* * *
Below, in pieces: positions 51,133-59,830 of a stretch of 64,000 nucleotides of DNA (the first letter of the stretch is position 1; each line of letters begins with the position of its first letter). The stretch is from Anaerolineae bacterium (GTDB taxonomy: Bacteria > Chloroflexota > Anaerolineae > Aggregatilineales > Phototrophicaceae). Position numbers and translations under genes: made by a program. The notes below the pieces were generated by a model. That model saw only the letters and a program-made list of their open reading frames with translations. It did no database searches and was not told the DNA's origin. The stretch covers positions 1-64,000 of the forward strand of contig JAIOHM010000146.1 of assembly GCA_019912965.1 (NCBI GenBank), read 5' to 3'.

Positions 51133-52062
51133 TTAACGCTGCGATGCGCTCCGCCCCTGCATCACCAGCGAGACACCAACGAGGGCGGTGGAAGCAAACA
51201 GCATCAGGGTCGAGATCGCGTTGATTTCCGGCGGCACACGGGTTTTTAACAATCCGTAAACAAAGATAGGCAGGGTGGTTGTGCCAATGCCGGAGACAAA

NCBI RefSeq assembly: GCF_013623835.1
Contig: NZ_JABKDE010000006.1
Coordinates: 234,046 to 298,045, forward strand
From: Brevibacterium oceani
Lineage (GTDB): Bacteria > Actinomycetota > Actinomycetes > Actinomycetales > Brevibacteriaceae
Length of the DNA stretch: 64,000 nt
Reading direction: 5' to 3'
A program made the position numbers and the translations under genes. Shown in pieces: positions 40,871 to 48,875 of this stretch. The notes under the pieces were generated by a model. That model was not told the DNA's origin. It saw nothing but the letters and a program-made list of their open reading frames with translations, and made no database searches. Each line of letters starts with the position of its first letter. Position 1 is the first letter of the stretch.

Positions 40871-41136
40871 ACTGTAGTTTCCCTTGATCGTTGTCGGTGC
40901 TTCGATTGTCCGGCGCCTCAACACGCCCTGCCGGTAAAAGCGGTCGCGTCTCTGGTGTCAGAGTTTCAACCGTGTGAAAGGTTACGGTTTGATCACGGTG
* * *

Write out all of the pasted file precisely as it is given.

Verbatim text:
Below, in pieces: positions 51,133-59,830 of a stretch of 64,000 nucleotides of DNA (the first letter of the stretch is position 1; each line of letters begins with the position of its first letter). The stretch is from Anaerolineae bacterium (GTDB taxonomy: Bacteria > Chloroflexota > Anaerolineae > Aggregatilineales > Phototrophicaceae). Position numbers and translations under genes: made by a program. The notes below the pieces were generated by a model. That model saw only the letters and a program-made list of their open reading frames with translations. It did no database searches and was not told the DNA's origin. The stretch covers positions 1-64,000 of the forward strand of contig JAIOHM010000146.1 of assembly GCA_019912965.1 (NCBI GenBank), read 5' to 3'.

Positions 51133-52062
51133 TTAACGCTGCGATGCGCTCCGCCCCTGCATCACCAGCGAGACACCAACGAGGGCGGTGGAAGCAAACA
51201 GCATCAGGGTCGAGATCGCGTTGATTTCCGGCGGCACACGGGTTTTTAACAATCCGTAAACAAAGATAGGCAGGGTGGTTGTGCCAATGCCGGAGACAAA

NCBI RefSeq assembly: GCF_013623835.1
Contig: NZ_JABKDE010000006.1
Coordinates: 234,046 to 298,045, forward strand
From: Brevibacterium oceani
Lineage (GTDB): Bacteria > Actinomycetota > Actinomycetes > Actinomycetales > Brevibacteriaceae
Length of the DNA stretch: 64,000 nt
Reading direction: 5' to 3'
A program made the position numbers and the translations under genes. Shown in pieces: positions 40,871 to 48,875 of this stretch. The notes under the pieces were generated by a model. That model was not told the DNA's origin. It saw nothing but the letters and a program-made list of their open reading frames with translations, and made no database searches. Each line of letters starts with the position of its first letter. Position 1 is the first letter of the stretch.

Positions 40871-41136
40871 ACTGTAGTTTCCCTTGATCGTTGTCGGTGC
40901 TTCGATTGTCCGGCGCCTCAACACGCCCTGCCGGTAAAAGCGGTCGCGTCTCTGGTGTCAGAGTTTCAACCGTGTGAAAGGTTACGGTTTGATCACGGTG